While corn growers may be glum about corn prices, sorghum growers have plenty to be happy about, especially exports.
According to Reuters, grain sorghum tops the list for Chinese grain imports, including soybeans.
Looking at recent data from USDA's Foreign Agricultural Service, you can see that sorghum exports for the current marketing year, which just began in September, are already climbing sharply higher than the previous year and the five-year average.
Right now, it seems the market is sending a message we need more sorghum acres for next year. That’s not because of a need nationally, but a big increase of demand internationally.
Listen to the report here:
The United States exported virtually no sorghum to China only a handful of years ago. Today, that country is one of our biggest buyers. “Last year we exported about 177 million bushels on a little crop. That’s almost half or a little more than half of the U. S. crop that went there," said Tim Lust, CEO of National Sorghum Producers.
And this year, the country is aggressively buying even more. “Just in the first eight weeks of this marketing year, they have bought a substantial amount of sorghum on pace to be well above even where last year’s numbers in sales were,” said Lust.
That demand is not just for livestock feed, but most of the crop is going to feed ducks. The rest is to make liquor. “A large portion of liquor in China is made out of sorghum, and so that’s a significant market. It’s not majority of exports, but some,” said Lust.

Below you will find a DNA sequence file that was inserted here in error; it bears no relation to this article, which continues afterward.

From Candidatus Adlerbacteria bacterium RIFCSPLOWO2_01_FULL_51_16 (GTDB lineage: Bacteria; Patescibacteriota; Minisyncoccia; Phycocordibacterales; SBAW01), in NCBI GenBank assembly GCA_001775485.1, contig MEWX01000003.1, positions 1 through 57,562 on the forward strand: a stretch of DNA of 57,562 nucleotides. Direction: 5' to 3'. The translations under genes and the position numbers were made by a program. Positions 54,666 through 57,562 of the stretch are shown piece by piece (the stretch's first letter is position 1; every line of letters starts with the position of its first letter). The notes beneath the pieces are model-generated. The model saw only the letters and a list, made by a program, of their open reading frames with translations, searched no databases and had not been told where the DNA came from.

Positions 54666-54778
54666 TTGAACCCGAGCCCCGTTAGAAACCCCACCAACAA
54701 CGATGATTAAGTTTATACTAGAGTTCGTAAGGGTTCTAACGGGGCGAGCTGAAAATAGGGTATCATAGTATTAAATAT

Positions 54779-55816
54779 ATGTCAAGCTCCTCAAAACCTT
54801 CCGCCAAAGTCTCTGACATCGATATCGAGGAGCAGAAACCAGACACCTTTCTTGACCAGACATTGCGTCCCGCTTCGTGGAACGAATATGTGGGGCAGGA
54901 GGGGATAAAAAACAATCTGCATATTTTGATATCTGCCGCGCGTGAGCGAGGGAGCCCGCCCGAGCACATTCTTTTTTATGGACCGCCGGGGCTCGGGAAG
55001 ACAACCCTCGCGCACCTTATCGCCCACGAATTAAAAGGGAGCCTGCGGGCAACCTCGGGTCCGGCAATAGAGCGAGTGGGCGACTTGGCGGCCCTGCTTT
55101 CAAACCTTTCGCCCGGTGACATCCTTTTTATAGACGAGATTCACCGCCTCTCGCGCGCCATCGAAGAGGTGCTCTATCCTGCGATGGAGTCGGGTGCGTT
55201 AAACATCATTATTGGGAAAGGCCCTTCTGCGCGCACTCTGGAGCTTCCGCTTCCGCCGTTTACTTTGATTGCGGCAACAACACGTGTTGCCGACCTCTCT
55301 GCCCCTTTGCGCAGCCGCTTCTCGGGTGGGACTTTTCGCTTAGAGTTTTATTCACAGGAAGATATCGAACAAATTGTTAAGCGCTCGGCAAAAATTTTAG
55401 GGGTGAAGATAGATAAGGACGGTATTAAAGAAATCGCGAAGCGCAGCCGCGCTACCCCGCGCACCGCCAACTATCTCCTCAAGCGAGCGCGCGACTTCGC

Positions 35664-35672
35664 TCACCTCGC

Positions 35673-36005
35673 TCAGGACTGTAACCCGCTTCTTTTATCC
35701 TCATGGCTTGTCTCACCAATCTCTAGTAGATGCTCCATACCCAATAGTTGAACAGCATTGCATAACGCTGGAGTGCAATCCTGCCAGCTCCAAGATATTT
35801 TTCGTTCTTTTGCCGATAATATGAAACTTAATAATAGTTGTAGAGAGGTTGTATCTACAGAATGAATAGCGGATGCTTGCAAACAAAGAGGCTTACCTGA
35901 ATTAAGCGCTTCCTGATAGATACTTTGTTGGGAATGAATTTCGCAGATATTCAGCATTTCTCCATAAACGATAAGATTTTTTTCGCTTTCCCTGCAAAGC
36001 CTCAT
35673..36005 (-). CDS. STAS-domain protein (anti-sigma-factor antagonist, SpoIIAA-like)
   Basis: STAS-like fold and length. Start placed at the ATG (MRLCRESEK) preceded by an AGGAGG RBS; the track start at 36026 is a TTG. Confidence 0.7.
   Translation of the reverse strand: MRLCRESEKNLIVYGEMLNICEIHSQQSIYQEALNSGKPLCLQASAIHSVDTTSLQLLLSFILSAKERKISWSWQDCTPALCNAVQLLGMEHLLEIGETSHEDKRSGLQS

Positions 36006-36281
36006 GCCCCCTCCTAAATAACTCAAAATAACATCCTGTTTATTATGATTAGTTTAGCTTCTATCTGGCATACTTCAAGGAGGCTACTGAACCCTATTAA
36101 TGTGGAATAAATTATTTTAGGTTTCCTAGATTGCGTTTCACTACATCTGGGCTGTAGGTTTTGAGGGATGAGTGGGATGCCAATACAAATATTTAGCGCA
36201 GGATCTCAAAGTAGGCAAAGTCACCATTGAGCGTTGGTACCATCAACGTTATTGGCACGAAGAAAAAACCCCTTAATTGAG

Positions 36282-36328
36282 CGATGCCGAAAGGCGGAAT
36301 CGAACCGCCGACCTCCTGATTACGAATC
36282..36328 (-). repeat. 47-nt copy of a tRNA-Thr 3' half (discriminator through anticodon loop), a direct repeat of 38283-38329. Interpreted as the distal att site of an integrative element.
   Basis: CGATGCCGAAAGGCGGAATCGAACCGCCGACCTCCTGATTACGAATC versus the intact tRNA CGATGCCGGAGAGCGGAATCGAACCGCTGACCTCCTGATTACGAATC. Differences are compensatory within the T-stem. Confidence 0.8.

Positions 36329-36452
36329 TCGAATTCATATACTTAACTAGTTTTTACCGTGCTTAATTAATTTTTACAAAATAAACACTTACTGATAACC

Since Mexico and Japan are hungry for sorghum too, Lust says we need increased acres next year to meet the demand. “A strong sorghum price and market is just a good opportunity when things aren’t as good. In some other crops that they have a strong market and can continue to grow it properly,” said Lust.
Lust says the basis for the crop changes every week, but areas like The Texas Gulf Coast and terminal facilities are in good shape. December futures for Texas sorghum is at $3.73, while December futures for corn is at $3.72. “Some are strongest in The Gulf of Texas. The prices are $1.95 a bushel over the board and some of terminal markets in Kansas were 40 cents over corn,” said Lust.
It’s a good profit possibility for sorghum growers next year, as they plan out acres for 2015.
Lust says one reason China is buying our sorghum now is because the crop is not caught up in trade policy and transgenic issues.